Cover Me: Using B-Roll To Cover Your Video's Sins

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Local TV journalists don't just bring you the news.  They're information surgeons.  They know how to slice and dice ten pounds of data and fit it into a one-pound box.

Watch your local news sometime and pay special attention to how a single news story is packaged.  What you see in a 90 second span of time was likely whittled down from multiple lengthy elements.  There's eye-witness interviews and shots of the journalist narrating key details of the story, but there's also a lot of what's known as "B-Roll."

covershotB-Roll is those extra pieces of footage showing a place or thing, or demonstrating a key point.  Sometimes B-Roll is just plain used as "visual Scotch tape" to hold a piece together and hide edits made to the video or audio for the same of condensing time.

Think of how you shoot your social media videos.  Sometimes you may be interviewing someone or showing something happening that goes on for way too long.  Brevity is the key for holding the attention of the casual viewer, and condensing thoughts or action into more consumable lengths may be necessary.

Many novice video editors simply chop a section of the video out and bridge the two ends together cold with a simple cut.  Some even try to "Band-Aid" this surgery with dissolves or transitions.  The thing is, these only serve to put a big, fat spotlight on the missing chunk of information.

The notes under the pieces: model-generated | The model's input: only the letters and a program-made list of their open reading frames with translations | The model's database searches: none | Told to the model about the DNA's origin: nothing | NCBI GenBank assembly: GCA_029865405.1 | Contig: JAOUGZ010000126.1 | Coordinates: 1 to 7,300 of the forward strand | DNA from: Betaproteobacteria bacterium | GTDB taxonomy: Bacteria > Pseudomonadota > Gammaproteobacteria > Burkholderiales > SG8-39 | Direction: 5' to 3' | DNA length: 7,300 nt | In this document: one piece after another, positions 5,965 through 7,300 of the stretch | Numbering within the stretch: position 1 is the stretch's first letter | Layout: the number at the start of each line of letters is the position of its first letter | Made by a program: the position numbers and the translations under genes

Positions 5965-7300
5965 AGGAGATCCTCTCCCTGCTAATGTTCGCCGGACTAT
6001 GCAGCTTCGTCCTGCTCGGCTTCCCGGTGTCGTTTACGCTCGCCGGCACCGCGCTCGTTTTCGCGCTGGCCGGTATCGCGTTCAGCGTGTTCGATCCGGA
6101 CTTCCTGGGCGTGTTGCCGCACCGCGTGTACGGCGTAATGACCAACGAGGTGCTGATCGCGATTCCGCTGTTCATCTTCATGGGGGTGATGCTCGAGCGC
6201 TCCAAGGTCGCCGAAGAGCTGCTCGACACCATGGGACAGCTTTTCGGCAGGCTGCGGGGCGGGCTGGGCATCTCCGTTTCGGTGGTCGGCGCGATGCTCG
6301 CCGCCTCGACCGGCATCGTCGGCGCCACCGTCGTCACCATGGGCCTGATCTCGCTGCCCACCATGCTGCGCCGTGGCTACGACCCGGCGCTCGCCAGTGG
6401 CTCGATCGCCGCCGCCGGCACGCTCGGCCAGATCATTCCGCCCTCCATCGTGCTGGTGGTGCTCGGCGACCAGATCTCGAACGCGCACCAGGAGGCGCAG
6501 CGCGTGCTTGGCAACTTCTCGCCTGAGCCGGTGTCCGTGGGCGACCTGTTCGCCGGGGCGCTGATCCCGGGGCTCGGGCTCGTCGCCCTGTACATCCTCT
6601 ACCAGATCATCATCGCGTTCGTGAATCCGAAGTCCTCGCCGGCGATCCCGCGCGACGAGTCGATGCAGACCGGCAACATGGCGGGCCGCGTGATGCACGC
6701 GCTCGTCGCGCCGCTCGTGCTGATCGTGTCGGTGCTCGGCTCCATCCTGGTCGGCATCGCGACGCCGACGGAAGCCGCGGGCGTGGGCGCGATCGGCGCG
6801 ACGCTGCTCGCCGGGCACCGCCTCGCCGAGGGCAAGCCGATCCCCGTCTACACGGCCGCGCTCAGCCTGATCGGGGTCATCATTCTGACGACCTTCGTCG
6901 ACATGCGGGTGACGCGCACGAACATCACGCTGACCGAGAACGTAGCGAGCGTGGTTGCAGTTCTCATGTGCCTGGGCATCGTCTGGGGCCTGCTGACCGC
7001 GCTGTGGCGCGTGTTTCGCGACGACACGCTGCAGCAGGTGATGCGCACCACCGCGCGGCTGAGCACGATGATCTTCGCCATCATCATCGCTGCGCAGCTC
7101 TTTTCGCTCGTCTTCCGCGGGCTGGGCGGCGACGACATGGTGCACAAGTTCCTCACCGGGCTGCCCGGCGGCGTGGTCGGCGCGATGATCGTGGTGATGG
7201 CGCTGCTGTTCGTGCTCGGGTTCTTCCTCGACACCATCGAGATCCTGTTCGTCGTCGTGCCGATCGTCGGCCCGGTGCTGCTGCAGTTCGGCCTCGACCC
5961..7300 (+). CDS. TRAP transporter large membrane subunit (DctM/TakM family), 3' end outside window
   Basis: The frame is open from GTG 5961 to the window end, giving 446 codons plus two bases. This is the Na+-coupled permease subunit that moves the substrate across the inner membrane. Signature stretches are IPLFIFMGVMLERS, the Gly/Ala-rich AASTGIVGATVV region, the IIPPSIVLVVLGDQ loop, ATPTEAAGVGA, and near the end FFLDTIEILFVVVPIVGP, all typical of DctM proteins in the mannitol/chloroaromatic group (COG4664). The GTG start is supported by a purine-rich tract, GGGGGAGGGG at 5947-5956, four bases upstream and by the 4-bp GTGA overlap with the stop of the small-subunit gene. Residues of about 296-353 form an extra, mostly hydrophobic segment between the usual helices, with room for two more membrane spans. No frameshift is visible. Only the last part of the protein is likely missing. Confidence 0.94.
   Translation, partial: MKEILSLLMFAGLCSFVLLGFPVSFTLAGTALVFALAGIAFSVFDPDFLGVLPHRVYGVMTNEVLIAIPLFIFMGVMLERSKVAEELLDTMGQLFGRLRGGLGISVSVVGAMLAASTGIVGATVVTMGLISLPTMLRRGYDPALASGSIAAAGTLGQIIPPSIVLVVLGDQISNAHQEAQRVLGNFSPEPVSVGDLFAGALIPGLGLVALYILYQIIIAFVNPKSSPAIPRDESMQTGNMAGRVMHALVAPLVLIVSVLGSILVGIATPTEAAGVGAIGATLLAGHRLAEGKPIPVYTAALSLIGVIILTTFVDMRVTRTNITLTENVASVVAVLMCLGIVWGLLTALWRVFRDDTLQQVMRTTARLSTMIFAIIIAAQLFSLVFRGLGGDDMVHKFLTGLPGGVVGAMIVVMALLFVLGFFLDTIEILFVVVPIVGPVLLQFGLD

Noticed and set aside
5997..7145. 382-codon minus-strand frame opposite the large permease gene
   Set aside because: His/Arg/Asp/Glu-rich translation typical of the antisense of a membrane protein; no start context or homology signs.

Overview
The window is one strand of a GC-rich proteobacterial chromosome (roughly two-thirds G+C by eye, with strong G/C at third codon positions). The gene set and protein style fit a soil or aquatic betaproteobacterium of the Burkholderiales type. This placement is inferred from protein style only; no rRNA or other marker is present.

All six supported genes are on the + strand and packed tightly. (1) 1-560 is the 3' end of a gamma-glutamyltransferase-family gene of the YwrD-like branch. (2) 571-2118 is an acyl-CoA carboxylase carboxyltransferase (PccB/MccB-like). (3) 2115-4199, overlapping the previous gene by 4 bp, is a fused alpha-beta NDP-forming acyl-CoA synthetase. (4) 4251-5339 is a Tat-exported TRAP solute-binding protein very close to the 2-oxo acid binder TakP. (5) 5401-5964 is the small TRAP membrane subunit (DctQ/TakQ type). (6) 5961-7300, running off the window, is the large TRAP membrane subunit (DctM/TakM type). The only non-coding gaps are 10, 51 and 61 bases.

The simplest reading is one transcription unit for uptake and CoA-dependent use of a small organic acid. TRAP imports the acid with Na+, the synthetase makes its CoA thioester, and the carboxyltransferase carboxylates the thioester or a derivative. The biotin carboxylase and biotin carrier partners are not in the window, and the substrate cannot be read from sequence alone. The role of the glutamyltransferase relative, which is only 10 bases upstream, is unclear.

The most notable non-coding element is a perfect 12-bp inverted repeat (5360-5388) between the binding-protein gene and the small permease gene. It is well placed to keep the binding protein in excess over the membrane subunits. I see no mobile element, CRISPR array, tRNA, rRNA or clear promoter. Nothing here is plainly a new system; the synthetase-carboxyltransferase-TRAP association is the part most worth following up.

That's where B-Roll can be stitch that both holds your piece together and hides the seams you don't want to show.  Most cameras these days are digital, and flash memory is getting bigger and cheaper all the time.  There's no good reason to simply record only the bare minimum these days.  Use this freedom as an opportunity to enhance the visual presentation of your subject by interspersing B-Roll shots to highlight and demonstrate things being talked about in your video.  (Click on the video at left to see a good practical example of using B-Roll to visually demonstrate something.

If you're talking about how something is made, take some shots of the process and edit that in.  Telling is one thing, but showing adds a great deal of value and interest in your production.  You don't even have to limit your B-Roll use to hiding edits.  If you don't have a number of edits to cover, you can still use accompanying video to demonstrate ideas.

There are other things you can insert into your video to break up long shots or hide edits or mistakes.  You can add photos, graphics or even Powerpoint slides.  If you have more than one camera, you can also shoot multiple angles on a subject and use those alternate perspectives to break up the monotony of fixating on one shot for a long period of time.  If you're shooting an interview between two people, try framing one camera with a "two shot" encapsulating both persons, then have one framed specifically on the person giving the answers.

Cover shots using B-Roll or other elements are a great way to get our attention away from the talking head and deeper into the subject matter of your video.  It also lends a more professional face to your production and your brand, and allows you to focus your bigger message into a more easily-digestable form.  Attention spans are getting shorter and shorter, and a well-conceived video cuts through the clutter the way few other mediums can.  Take the time to consider shooting extra B-Roll footage on your next shoot.  You may not use it all, but a little extra effort on the front end saves a lot of headaches in the editing!

 

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